Editorial: News coverage of the unfortunate Florida woman sidelined all major stories — the war in Iraq, Iran’s pursuit of nuclear weapons, the Israeli-Palestinian peace talks, the Lebanon-Syria crisis and even a coup in the former Soviet republic of Kyrgyzstan — all took second place.

And fact should raise concerns among people who expect the US to remain focused on international issues. American foreign policy has consistently been accused of suffering from attention deficit disorder.

Those who rely on the support of the US around the world worry that domestic issues may, at a moment’s notice, derail the attention needed, as is currently the case in the Middle East. Palestinians worry that the US could be sidetracked from the peace talks, during which time the Israelis would try and put through plans for additional housing units in the West Bank, as is happening in Maaleh Adoumim. Or, as some Lebanese worry, that pressures on Syria to continue its withdrawal might abate

In the midst of the current turmoil in Iraq, Lebanon and other parts of the world, where a discreet mix of American political pressures and nudges are needed, fears of sudden American abandonment resulting from other issues grabbing Washington’s interest has many people worried.

Book review: Not since Vietnam has foreign policy been at the center of political debate in America in the way that it is now. For two years, the U.S. has been divided by passionate arguments about whether the Iraq war was morally justifiable or politically wise. Meanwhile, the unsettled aftermath of the U.S. occupation ensures that these debates are unlikely to be resolved anytime soon.

Strikingly, the debate over Iraq - and about President Bush's international policies in general - has scrambled some traditional (albeit simplistic) assumptions about ideology and foreign policy. Since the time of Woodrow Wilson, moral idealism in foreign policy has generally been seen as a Democratic position. But it is a Republican president who now purports to espouse an idealistic approach to world affairs, seeking to establish a new international order on the basis of ending tyranny and advancing freedom. In pushing the expansion of democracy, Bush said in his recent inaugural speech, "America's vital interests and our deepest beliefs are now one."

By contrast, the Democratic candidate in last year's presidential election, Senator John Kerry, emphasized primarily the costly and counterproductive nature of the war in Iraq, describing it as an unnecessary distraction from the more important objective of defeating Al Qaeda. In contrast to Bush, Kerry took a position closer to the foreign policy tradition of realism - an outlook which aims at the promotion of national security, wealth, and power through conventional diplomatic means. Realists, who distrust talk of a world order based on values like democracy or self-determination, have more often been associated with the Republican political tradition.

Of course, many people opposed the war in Iraq precisely because they thought it was immoral - thus adopting an idealist anti-war view. But at a minimum, the national debate over Bush's global policies illustrates how contested the notions of national interest and morality in foreign policy have become.

Book review: Inside the Pentagon Papers tells a wonderful story, and it is a significant book today. For the effects that the Pentagon Papers controversy had on some institutions in our society seem to have worn off.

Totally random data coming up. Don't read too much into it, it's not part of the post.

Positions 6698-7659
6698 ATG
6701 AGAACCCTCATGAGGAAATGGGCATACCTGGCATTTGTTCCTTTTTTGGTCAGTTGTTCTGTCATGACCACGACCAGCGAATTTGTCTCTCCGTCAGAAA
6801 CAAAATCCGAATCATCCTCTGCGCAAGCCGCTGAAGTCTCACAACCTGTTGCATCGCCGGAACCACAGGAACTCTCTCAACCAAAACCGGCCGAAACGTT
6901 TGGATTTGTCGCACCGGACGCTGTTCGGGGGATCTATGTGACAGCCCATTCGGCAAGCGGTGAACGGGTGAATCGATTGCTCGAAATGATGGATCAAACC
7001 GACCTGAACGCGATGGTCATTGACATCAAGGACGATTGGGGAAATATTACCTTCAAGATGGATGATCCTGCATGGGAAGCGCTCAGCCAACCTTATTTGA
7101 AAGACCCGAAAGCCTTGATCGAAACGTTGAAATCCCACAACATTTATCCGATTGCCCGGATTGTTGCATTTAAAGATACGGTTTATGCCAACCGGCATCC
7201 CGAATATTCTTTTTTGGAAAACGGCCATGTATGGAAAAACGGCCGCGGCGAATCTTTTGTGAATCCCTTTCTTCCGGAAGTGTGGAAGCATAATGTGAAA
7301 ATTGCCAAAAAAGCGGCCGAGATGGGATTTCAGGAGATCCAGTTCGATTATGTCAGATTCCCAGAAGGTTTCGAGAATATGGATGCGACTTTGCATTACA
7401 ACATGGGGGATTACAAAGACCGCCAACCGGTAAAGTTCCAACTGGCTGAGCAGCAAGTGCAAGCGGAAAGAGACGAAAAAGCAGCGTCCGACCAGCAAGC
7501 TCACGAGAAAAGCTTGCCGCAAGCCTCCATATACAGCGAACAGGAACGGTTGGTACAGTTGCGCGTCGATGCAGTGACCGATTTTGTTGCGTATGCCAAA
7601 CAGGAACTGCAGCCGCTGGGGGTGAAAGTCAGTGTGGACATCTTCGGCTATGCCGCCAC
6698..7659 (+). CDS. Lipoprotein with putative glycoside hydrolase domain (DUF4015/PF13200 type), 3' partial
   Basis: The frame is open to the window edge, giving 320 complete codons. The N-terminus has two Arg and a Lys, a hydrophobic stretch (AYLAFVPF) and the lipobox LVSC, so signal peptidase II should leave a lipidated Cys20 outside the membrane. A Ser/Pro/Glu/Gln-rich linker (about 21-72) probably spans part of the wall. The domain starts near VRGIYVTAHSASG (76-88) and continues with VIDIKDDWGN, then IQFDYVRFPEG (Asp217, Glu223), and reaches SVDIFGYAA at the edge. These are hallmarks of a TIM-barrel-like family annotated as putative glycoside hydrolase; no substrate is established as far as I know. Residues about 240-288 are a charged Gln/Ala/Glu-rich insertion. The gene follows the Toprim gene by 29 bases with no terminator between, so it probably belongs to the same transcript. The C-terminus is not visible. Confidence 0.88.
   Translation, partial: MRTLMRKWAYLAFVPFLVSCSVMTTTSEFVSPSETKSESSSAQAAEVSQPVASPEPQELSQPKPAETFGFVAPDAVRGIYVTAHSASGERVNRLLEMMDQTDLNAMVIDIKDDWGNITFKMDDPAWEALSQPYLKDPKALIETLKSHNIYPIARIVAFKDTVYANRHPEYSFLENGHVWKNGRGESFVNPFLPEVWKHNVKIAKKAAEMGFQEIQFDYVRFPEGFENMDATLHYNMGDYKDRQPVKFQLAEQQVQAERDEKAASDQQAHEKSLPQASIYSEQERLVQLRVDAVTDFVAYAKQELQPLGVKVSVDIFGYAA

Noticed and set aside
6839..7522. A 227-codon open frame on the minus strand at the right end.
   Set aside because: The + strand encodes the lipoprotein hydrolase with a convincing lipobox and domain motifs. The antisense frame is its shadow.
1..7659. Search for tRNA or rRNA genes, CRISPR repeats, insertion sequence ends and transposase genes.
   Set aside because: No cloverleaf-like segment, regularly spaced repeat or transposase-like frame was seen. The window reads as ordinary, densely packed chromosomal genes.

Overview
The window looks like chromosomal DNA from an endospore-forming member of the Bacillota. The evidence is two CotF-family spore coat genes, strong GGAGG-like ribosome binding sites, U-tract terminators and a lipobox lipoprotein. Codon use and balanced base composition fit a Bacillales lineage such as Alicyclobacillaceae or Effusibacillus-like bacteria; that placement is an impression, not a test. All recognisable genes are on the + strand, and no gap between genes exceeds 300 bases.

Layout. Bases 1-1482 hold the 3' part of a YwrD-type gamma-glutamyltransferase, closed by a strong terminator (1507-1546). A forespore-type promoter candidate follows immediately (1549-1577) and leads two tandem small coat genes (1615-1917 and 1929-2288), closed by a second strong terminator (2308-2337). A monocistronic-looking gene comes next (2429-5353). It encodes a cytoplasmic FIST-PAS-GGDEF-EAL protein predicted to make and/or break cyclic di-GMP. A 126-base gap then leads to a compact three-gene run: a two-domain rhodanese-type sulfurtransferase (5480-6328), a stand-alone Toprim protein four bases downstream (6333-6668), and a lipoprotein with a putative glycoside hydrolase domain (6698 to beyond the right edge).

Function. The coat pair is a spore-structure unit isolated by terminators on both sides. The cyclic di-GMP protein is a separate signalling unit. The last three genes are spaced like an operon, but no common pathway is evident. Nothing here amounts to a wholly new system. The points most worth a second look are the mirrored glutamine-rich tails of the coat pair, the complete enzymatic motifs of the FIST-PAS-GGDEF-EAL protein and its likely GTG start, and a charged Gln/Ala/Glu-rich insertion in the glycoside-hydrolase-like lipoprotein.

The press, for one, has retreated from the boldness it showed in 1971. The New York Times and The Washington Post have apologized for having failed adequately to examine the government's claims in the run-up to the Iraq war. The press was slow to give serious coverage to the Bush administration's assaults on civil liberty, such as the claim that the President can imprison American citizens indefinitely as alleged "enemy combatants" without trial or access to counsel. (Newspapers have more recently emerged from their torpor, for example in vigorously reporting the widespread torture of prisoners held by the US in Iraq, Guantánamo, and Afghanistan, and the Bush administration's legal memoranda that opened the way to torture. Even there, though, some of the breakthrough reporting came from Seymour Hersh and Jane Mayer in The New Yorker.)

The crucial lesson of the Pentagon Papers and then Watergate was that presidents are not above the law. So we thought. But today government lawyers argue that the president is above the law—that he can order the torture of prisoners even though treaties and a federal law forbid it. John Yoo, a former Justice Department official who wrote some of the broad claims of presidential power in memoranda, told Jane Mayer recently that Congress does not have power to "tie the president's hands in regard to torture as an interrogation technique." The constitutional remedy for presidential abuse of his authority, he said, is impeachment. Yoo also told Ms. Mayer that the 2004 election was a "referendum" on the torture issue: the people had spoken, and the debate was over. And so, in the view of this prominent conservative legal thinker, a professor at the University of California law school in Berkeley, an election in which the torture issue was not discussed has legitimized President Bush's right to order its use.

Casualty Reports

Local story: Fort Carson, CO, honors two soldiers killed in a vehicle accident in Beiji.

Local story: Jefferson City, TN, soldier killed in Kirkuk.

Local story: Seneca, PA, holding memorial service to honor local soldiers who have died in Iraq.

Local story: Watsonville, CA, native soldier killed in Ramadi, to be interred in Tulsa City, OK.

Local story: Dallas, TX, high school honors a graduate Marine killed in Iraq.

Local story: Natchitoches, LA, soldier killed in Iraq.